You might want to annotate entries from both the top results list, and the requested feedback list (bottom left in the above). This can improve the performance of your model significantly. After annotating your entries press ‘Refine’ on the top left.

There we go, that’s a little better isn’t it.

Okay these guys are a little weird, but nothing another round of annotations can’t fix.

After you’re happy with your models, you should export them (Query -> Export IQR Model) to a directory called ‘category_models’ in your project folder for re-use on both new and larger datasets.

The category models directory should contain only .svm model files.

Re-Run Models on Additional Data

If you have one or more .svm model files in your category_models folder, you can run the ‘bash’ script in your project folder. This can either be on the same data you just processed, or new data. By default, this script consumes the supplied input_list.txt and produces a detection file called ‘svm_detections.csv’ containing a probability for each input model in the category_models directory per detection. Alternatively this pipeline, this can be run from within the annotation GUI.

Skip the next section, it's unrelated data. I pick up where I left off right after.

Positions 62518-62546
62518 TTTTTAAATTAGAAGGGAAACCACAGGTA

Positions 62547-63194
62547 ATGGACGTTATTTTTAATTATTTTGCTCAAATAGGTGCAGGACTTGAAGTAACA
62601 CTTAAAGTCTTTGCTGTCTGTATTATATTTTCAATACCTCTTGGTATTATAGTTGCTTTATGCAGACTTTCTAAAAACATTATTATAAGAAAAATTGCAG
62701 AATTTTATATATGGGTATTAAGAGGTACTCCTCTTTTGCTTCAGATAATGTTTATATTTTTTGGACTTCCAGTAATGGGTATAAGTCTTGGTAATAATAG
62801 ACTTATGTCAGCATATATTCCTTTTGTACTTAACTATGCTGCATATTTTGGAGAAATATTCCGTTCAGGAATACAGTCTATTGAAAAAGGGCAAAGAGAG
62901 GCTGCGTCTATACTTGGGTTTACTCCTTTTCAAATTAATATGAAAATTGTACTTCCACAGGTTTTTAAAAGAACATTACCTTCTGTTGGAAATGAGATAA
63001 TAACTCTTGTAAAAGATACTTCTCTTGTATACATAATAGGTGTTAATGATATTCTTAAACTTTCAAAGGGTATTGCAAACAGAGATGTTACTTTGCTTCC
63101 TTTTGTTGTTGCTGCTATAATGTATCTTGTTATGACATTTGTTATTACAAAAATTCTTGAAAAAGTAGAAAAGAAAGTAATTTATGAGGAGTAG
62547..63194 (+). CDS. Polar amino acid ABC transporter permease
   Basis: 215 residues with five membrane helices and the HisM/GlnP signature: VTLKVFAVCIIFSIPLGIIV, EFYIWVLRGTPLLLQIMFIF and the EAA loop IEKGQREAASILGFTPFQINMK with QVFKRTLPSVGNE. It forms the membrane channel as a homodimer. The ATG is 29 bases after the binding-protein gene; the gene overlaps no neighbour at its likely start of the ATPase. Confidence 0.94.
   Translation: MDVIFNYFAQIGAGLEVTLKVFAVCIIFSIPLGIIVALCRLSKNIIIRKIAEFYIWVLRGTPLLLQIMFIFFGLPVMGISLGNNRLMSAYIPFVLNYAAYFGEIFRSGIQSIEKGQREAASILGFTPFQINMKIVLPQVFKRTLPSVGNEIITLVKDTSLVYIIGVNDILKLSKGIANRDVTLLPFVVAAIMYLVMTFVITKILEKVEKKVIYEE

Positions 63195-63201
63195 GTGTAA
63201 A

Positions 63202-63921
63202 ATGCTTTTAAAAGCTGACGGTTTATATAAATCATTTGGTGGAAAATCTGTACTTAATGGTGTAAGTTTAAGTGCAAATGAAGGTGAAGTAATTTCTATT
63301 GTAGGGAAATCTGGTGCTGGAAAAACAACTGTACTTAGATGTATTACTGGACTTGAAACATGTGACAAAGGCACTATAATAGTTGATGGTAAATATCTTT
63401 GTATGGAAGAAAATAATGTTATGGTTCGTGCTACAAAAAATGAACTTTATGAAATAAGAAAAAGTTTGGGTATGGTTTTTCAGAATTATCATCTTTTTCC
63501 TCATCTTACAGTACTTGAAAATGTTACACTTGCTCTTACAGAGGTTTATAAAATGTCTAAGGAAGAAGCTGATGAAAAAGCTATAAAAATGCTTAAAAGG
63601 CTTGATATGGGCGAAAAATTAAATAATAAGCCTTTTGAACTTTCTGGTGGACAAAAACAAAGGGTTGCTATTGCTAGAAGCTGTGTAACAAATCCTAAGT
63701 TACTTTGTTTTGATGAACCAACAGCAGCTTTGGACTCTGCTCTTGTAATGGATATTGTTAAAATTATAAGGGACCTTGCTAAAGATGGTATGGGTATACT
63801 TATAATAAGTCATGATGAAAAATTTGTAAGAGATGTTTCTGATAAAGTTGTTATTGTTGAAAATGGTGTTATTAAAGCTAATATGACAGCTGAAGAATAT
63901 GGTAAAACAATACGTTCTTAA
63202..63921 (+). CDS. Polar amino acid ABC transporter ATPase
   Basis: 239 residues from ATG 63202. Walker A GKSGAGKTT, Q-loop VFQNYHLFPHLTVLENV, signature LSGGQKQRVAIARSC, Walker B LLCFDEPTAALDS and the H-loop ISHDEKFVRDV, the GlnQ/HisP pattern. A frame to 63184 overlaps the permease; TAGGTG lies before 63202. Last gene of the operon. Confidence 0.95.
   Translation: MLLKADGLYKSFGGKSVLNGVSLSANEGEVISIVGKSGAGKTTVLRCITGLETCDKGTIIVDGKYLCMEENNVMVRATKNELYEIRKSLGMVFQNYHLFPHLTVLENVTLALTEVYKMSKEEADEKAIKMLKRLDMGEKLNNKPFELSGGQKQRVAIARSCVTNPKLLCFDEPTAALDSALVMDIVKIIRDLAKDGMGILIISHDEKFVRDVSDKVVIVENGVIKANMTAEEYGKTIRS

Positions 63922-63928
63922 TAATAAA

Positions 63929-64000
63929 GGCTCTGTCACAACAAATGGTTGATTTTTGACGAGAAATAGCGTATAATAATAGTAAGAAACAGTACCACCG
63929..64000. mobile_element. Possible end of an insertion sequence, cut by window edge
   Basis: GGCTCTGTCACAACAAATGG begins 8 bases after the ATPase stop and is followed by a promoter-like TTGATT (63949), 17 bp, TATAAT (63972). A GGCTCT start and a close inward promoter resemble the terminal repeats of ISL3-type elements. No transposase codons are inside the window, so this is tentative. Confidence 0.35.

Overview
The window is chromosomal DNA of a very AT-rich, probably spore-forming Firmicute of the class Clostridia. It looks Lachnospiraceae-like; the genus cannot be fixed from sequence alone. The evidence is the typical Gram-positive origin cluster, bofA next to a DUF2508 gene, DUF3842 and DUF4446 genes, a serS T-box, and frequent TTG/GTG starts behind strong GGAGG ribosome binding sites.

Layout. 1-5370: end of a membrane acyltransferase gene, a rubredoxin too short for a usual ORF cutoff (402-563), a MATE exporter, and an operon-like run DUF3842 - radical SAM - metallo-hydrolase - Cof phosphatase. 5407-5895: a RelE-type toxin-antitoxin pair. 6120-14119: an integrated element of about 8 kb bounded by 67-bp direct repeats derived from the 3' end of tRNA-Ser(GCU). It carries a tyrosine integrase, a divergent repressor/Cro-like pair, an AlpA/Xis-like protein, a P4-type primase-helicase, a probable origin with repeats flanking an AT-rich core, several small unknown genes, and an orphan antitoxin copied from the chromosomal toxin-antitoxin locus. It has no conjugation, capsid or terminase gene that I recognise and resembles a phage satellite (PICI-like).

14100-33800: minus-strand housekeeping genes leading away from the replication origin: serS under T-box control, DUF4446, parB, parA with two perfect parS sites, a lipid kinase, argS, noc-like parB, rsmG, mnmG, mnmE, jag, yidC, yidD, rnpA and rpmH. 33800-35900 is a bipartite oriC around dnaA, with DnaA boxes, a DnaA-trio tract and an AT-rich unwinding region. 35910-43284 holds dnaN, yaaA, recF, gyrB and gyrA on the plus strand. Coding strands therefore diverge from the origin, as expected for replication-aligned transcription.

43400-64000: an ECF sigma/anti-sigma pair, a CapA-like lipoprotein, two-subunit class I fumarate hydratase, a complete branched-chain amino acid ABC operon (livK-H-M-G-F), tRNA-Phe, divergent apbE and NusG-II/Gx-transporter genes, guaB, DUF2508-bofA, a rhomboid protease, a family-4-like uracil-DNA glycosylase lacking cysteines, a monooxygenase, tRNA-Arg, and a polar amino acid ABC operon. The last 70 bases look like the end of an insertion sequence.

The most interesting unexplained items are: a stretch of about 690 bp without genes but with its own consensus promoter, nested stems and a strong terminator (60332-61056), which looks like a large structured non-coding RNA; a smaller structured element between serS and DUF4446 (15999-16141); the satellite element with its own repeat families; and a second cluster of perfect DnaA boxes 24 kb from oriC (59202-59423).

The resultant detection .csv file is in the same common format that most other examples in VIAME take. You can load this detection file up in the annotation GUI and select a detection threshold for your newly-trained detector, see here. You can use these models on any imagery, it doesn’t need to be the same imagery you trained it on.

Correct Results and Train a Better Model

If you have a detection .csv file for corresponding imagery, and want to train a better (deep) model for the data, you can first correct any mistakes (either mis-classifications, grossly incorrect boxes, or missed detections) in the annotation GUI. To do this, set a detection threshold you want to annotate at, do not change it, and make the boxes as perfect as possible at this threshold. Over-ride any incorrectly computed classification types, and create new detections for objects which were missed by the initial model. Export a new detection csv (File->Export Tracks) after correcting as many boxes as you can. Lastly, feed this into the ground-up detector training example. Make sure to set whatever threshold you set for annotation in the [train].sh script you use for new model training.

Tuning Algorithms (Advanced)

Coming Soon….

Rapid Model Generation

Rapid model generation can be performed using the same method as image and video search (above), just saving out the resultant trained detection models after performing iterative query refinement. These models can then be used in detection pipelines, or further refined or used in future video searches.